In the dev's effort to discourage piracy, Hyperdimension Neptunia mk2's villains sometimes take a more sympathetic stance than the heroes. "Hey kid, want a mod chip? You'll be able to do things like cheat!" "Don't listen to her! Isn't it more fun to play the game as the devs intended it to be played? Good kids obey authority!"
It comes to a head, or at least a more balanced light, during the rematch with CFW Brave. He and Uni have a pre-fight debate in regards to the importance of making children happy vs. the integrity of happiness through underhanded means. Both sides raise understandable points and despite Brave inevitably losing the resulting boss battle, both of them end up respecting each other and their goals.
ThisSubnormality comic was probably intended as a massive Take That to professional sports, but it ruins it by making Brian the Brain seem like a whiny elitist and the other two characters intelligent guys who just enjoy turning him off and relaxing every now and then. In fact, "Take a break from intellectualism every now and then" is probably a better moral than "Watching sports will make you an idiot misogynistic racist homophobic criminal". It's just as easy to take the comic as intentionally arguing the former moral, rather than the latter. Rowntree himself commented that it could be interpreted either way, and the comic is meant to point out the "cognitive dissonance regarding hockey in particular".
ThisDinosaur Comics strip. Granted, it's not really clear that we're supposed to side with Utahraptor, but given that he is fairly consistently depicted as being smarter and more reasonable than T-Rex, having him argue a point which essentially boils down to "Hitler Ate Sugar" is somewhat jarring. On the other hand, it's also entirely likely that Utahraptor could simply be teasing him.
In Jay Naylor's comic Original Life, the small girl Angelica was created as a strawman into which Naylor stuffed everything he hated, from politics to spirituality to musical taste. She's also widely considered the most likeable and sympathetic character in the strip since she seems to be one of the few characters that doesn't act like a complete Jerkass to everyone around her. For five months, she's been waging a campaign against the strip's Objectivist protagonists, and most reader reaction is rooting for her.
In the Sonichu webcomic, several trolls are on trial for murdering a character. The trial is quickly derailed to have more to do about their respective webcomics, and one of the characters, stoned off his mind, complains about the author's lack of work ethic. There are several tirades about letting the author write as he wants, but the stoner was right. Not updating can be a serious detriment to the success of any franchise. Sadly, this was played dead serious (literally, as this was used as evidence for their executions), rather than lampshading the hell about the absurdity of it all.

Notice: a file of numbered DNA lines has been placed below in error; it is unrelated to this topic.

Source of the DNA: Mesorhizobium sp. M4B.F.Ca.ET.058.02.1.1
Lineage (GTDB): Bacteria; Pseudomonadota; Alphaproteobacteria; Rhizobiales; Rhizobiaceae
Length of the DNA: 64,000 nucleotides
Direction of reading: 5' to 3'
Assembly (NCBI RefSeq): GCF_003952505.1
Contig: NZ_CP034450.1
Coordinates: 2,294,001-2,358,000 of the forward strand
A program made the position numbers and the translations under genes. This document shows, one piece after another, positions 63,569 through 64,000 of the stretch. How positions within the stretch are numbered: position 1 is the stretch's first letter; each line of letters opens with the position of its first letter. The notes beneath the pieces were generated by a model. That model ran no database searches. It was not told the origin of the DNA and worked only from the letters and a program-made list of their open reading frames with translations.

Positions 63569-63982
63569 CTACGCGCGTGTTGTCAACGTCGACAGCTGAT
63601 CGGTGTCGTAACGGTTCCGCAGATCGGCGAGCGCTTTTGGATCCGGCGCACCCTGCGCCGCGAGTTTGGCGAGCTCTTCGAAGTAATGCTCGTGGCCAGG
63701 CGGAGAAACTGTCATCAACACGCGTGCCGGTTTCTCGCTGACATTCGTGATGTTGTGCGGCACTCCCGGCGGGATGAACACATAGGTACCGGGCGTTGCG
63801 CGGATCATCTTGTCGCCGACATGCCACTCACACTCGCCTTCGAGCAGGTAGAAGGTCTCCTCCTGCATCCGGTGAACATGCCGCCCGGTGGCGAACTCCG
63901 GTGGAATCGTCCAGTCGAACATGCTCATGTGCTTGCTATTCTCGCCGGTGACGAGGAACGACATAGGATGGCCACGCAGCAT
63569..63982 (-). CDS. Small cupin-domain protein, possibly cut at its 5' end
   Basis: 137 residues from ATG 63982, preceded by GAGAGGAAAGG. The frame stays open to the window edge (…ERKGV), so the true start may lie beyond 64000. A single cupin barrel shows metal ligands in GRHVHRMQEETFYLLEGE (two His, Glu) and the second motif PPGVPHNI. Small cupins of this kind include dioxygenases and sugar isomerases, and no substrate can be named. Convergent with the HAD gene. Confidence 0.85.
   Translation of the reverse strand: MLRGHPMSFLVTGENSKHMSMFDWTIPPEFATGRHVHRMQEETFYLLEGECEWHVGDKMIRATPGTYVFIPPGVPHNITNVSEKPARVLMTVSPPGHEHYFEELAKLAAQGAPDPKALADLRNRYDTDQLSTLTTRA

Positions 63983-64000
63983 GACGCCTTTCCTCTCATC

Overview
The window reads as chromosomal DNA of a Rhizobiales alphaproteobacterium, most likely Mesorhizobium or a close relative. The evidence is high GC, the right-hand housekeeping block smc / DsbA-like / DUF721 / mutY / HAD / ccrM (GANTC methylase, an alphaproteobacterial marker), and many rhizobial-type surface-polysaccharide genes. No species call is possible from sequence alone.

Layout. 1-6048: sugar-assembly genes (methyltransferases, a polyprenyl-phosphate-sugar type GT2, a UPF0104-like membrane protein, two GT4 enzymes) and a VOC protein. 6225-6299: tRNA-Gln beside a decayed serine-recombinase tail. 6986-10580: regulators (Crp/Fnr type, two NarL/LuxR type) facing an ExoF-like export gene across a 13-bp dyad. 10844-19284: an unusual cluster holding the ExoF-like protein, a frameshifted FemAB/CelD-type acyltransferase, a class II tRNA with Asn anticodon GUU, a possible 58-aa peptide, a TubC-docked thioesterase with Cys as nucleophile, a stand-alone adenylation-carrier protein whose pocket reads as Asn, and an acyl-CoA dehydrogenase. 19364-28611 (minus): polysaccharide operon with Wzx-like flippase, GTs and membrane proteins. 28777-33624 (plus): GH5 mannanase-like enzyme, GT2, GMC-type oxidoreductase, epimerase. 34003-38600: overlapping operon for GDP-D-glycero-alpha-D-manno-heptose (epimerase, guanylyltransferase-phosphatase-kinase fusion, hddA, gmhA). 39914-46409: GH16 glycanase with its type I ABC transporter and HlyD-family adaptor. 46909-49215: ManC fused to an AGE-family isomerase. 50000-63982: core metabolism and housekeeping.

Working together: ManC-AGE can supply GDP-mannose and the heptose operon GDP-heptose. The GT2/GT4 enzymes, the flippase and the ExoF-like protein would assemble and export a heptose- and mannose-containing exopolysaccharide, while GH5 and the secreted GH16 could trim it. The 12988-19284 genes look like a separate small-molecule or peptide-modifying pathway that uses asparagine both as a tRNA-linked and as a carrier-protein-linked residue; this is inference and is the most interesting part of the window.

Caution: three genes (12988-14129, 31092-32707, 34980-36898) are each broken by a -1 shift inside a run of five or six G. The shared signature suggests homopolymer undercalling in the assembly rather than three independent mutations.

Neopets: Xandra did have a legitimate point: the Faeries do comparatively little for Neopia, and yet everyone idolises and reveres them. However, her response was... well... there aren't many people who'd say that crashing Faerieland into Neopia was the right thing to do, shall we say.
In Super Mario Bros. Z, Shadow's arguing that they should leave Princess Peach in Bowser's hands while they instead focus on finding the last of the Chaos Emeralds and stopping Turbo Metal Sonic is used as an excuse for Sonic to call him out on how he's become more of an asshole since Mobius was destroyed. However, while he was a jerk in how he put it, Shadow did have a number of valid points:
Bowser is, particularly when it comes to Peach, practically a Harmless Villain. He kidnaps her all the time and would never harm her.
Bowser outright told them that he wouldn't hurt her and would wait for them to finish gathering the Chaos Emeralds to hand over as her ransom.
Turbo Metal Sonic, in contrast to Bowser, is an Omnicidal Maniac who will happily butcher his way across the Mushroom Kingdoms looking for the last Chaos Emeralds while they are distracted dealing with Bowser's umpteenth harmless kidnapping. In fact, he had already butchered pretty much everyone except Sonic and Shadow in their home dimension, so we know he's capable of doing the same thing here.